People keep asking me “which is the best chocolate on the market?”
Working in marketing, I’ve been selling this for a while, “the best chocolate.”
Sorry to break it down for you, but: It’s a lie.
You swallowed the truth pretty good so far. It’s getting better from now on. Let me tell you why you don’t want there to be a best when it comes to chocolate: you would limit your experience.
Our taste is changing and so is the chocolate market
Imagine your favourite song from your favourite artist, let’s say, back in the 90ies. Yes, good times. But as we still might enjoy the songs from years ago, new artist have come along since then. Some of our favourite singers, rappers and bands have evolved (others disappeared for the good). Imagine, if you never have listened to anything else but 90ies music ever since.
Craft chocolate or the fine flavour sector of chocolate is still young and only at its beginning. Because many small chocolate makers are disrupting a market now that has been dominated by big players for long.
You might have come across a chocolate bar that is different from what you have known before. Or you might have already discovered craft chocolate for you and are looking for the holy grail? The best brand? The best bar? Don’t.
Every origin has its own flavour
Well, this is a broad subject I will dedicate an own article soon. But for those of you unfamiliar with the term single origin – you may think of it like terroir when it comes to wine. When we’re talking about coffee, it’s also very common to know where our beans are originated from. For cacao, this is still new, though the environment plays a major role for the aroma and taste of a bean.
For example, cacao from Madagascar has distinct vanilla aroma. Piura in the north region of Peru is known for its fruitiness, while dry African regions like Tanzania can have an earthy taste, and it’s closer to what we know of a chocolate taste. Because most chocolate comes from Ghana and Ivory Coast, and that is the chocolate taste we’ve been used to and grew up with. When you then taste a Vietnamese chocolate for the first time, you’d be surprised by the variety of flavours you have never been exposed to before.
Everything that plays into the flavour of a chocolate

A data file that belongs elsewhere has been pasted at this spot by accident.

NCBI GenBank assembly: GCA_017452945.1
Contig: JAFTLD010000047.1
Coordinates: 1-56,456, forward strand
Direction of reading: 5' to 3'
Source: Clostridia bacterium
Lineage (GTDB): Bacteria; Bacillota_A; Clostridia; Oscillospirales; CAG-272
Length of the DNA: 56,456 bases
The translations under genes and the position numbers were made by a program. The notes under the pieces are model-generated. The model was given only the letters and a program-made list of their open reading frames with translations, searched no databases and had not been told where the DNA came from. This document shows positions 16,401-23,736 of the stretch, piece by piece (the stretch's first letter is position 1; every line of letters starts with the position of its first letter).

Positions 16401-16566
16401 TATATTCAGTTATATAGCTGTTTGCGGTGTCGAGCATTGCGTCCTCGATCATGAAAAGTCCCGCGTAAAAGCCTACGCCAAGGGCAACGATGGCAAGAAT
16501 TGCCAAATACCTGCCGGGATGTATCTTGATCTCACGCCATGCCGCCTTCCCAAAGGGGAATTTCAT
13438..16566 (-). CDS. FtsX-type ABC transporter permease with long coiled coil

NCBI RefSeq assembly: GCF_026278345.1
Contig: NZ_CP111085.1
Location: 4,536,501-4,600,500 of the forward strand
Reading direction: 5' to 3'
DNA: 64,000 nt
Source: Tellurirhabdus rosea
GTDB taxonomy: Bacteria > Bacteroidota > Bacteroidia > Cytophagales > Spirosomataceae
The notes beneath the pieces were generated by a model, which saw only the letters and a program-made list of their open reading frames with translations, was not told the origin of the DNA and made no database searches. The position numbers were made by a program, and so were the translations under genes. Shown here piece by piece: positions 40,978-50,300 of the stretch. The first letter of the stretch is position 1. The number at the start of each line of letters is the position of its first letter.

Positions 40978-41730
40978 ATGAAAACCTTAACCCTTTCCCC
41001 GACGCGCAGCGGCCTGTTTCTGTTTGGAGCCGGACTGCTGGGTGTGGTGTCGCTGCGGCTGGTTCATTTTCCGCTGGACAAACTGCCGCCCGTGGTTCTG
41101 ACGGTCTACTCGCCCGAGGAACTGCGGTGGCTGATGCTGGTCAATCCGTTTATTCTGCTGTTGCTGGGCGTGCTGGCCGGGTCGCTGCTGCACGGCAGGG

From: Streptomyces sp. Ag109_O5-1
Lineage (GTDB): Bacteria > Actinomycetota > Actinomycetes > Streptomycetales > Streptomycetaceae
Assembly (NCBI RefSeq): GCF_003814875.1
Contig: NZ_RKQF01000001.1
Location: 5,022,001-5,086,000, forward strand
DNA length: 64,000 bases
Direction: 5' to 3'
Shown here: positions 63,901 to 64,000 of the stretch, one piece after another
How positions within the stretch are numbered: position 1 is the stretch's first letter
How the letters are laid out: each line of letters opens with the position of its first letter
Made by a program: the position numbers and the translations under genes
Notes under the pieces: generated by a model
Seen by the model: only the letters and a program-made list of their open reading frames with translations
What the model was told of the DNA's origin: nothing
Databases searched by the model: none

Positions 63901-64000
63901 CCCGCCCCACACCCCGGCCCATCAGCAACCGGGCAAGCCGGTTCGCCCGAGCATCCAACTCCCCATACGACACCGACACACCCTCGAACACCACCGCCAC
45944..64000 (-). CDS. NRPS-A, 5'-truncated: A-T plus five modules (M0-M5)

- The Origin (climate, soil)
- The fermentation process
- The roasting
- The grinding
- The tempering and conching
- How much sugar you add
- What kind of sugar (or other sweetener)
- For milk chocolate: the milk (cow milk, buttermilk, goat milk, nut milks)
And the finished covertures you can still
- blend, mix with spices, herbs, nuts etc.
As you can see the variables are endless and so is going to be the end product.
- And last but not least: warehousing – can make or break a bean or a chocolate.
Each chocolate maker brings his own handwriting
Chocolate making is an art. Like a writer, singer or photographer, every creator wants to wake your emotions a different way. Every chocolate maker will bring his own handwriting and signature.
This piece of expensive craft chocolate that is now melting in your mouth? Someone has put all their passion into crafting this for you to enjoy. But I will tell you yet another secret: even chocolate makers do not have a favourite of their own. Because in a different mood, we’re seeking a different kind of comfort. As you have a different playlist for when you need to focus, when you are working out or are heartbroken, you seek another taste. How we taste things differ even during the day, depending on what we are eating and drinking. What might be your favourite to enjoy on a Friday night with a glass of wine is something else you want and need at 10 am at your desk.
Your next favourite song
There is so much more to explore in chocolate. Why would you limit your taste experience? Why would you want to find the best chocolate and stop there? Don’t settle. Chocolate is the easiest way to take our emotions on a journey. Close your eyes and wander …